“The average LCOEs for existing coal ($41/megawatt-hour), CC [combined-cycle] gas ($36/MWh), nuclear ($33/MWh) and hydro ($38/MWh) resources are less than half the cost of new wind resources ($90/MWh) or new PV solar resources ($88.7/MWh) with imposed costs included ,” the report states. Imposed costs include the need to keep baseload energy like coal or natural gas idling in case the wind or solar are not producing enough energy to meet demand; such costs are often ignored by advocates of wind and solar.
Thus, levelized cost of energy misrepresents the cost of solar and wind as too low, puts nuclear energy’s costs as too high, and misses key parts of the picture.
However, the cost of nuclear power itself doesn’t need to be as high as it is in the United States. Japanese nuclear power plants only take an average of three to four years to build, from pouring concrete foundation to grid connection. French power plants mostly took between five and eight years to build.
American plants used to be built at a similar pace, before the Nuclear Regulatory Commission began to regulate the most minute aspects of construction. Contemporary American nuclear plants commonly take over a decade to build (assuming the construction plan is not simply abandoned). The NRC has a 32-step construction licensing process, and many of those steps require approval from other regulatory agencies that impose their own multi-step approval processes.
While federal, state and local agencies are legally obligated to draw up their reports within set timeframes, they routinely take significantly longer. For example, the NRC is required by law to create an Environmental Impact Statement (EIS) within two years. “However,” as author and nuclear engineer Robert Zubrin notes, “the NRC operates as if without constraint by law and actually takes an average of four years, sometimes as long as six, to write the EIS.”
What do licensing, approval, and construction time have to do with costs? Zubrin explains:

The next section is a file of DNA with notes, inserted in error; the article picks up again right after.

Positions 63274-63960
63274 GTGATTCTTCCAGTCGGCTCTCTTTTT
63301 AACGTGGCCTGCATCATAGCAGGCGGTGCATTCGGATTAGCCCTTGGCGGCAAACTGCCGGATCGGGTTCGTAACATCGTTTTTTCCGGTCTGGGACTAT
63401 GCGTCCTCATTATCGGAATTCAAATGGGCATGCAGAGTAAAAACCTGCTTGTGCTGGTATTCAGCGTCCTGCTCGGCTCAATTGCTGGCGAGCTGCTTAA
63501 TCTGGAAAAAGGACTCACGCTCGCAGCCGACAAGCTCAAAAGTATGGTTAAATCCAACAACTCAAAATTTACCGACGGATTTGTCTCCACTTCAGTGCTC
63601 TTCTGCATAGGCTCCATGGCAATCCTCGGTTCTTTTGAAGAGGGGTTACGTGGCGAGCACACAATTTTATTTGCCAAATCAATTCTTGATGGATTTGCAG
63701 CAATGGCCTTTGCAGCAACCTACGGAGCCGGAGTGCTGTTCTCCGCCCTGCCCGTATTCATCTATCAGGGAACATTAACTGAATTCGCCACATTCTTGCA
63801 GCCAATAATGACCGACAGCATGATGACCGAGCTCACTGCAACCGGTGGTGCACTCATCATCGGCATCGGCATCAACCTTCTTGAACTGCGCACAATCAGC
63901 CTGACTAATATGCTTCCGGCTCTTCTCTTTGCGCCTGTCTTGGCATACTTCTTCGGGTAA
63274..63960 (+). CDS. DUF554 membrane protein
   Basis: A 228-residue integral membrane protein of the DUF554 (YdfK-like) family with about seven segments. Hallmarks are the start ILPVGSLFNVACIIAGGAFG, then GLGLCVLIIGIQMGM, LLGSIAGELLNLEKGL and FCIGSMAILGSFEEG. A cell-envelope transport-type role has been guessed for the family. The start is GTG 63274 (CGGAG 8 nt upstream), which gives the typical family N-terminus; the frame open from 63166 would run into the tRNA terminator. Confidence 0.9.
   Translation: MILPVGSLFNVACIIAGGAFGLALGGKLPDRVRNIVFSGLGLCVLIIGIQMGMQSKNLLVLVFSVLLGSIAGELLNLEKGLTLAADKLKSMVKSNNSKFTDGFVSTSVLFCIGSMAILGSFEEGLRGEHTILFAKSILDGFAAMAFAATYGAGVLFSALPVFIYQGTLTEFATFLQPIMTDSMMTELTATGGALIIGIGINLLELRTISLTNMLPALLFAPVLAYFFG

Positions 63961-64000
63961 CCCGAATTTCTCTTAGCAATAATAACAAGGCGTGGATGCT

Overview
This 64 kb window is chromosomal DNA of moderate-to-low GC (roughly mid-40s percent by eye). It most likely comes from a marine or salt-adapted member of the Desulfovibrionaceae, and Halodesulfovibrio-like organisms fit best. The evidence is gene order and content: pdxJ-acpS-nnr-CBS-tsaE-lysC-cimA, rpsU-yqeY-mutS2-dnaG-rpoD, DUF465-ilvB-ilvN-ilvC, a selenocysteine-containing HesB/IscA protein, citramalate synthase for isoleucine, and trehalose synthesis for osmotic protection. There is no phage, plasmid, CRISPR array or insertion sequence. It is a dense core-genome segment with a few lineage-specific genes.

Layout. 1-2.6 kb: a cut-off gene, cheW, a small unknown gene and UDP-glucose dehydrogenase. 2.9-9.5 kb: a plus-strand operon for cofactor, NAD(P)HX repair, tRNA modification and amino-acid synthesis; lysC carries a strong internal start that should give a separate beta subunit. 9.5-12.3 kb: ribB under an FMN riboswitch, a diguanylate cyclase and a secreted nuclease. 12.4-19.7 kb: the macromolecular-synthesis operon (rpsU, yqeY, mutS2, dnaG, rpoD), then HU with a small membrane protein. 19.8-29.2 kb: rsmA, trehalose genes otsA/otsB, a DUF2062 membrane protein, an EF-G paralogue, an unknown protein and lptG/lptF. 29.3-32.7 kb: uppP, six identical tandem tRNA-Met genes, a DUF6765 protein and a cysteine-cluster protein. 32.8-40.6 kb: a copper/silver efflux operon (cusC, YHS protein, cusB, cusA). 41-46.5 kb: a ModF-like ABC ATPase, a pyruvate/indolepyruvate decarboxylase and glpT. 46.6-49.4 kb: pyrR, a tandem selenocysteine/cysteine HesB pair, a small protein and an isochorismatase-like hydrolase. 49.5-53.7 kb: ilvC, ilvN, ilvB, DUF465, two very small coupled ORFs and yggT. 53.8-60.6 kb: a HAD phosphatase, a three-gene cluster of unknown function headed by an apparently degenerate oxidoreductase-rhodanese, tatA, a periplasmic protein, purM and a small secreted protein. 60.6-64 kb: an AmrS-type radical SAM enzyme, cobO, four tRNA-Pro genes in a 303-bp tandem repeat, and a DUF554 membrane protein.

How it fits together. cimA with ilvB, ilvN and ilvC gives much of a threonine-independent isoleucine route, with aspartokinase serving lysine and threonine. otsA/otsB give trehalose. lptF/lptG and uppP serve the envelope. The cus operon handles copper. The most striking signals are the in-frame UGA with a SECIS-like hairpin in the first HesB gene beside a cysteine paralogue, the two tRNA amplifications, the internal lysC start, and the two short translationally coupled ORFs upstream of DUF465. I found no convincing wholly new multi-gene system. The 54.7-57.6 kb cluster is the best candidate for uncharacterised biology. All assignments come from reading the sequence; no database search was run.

“Experience has shown that the cost of building a nuclear power plant increases roughly in proportion to the construction time squared. This is because the longer the project goes on, the more requirements, technical changes, and legal actions are levied on it… By multiplying the time it takes to complete a nuclear power plant, the antinuclear regulatory process has inflated the cost of nuclear power by two orders of magnitude.”
The Institute for Energy Research reports that it takes the NRC “an average of 80 months to approve the most recent combined construction and operation licenses. This contrasts to regulatory approval in the United Kingdom, which can be completed in about 54 months.” Furthermore, “the NRC does not provide the early feedback that would let companies properly assess regulatory risk before investing hundreds of millions of dollars in further design and development.” Meanwhile, regulatory regimes in Canada and China are able to quickly approve new, state-of-the-art projects for molten salt reactors, attracting reactor companies and leaving the US in the dust.
Given that solar and wind receive almost five times the subsidies that nuclear receives and more than 50 times the subsidies (when considered in terms of dollars of subsidies received per unit of energy produced), the competition is hardly slanted in nuclear’s favor.
The problem of cost is therefore one that is both exaggerated by critics and exacerbated by overzealous regulation. In other words, not only is the problem not as bad as it is often portrayed, but there’s far more significant room for improvement.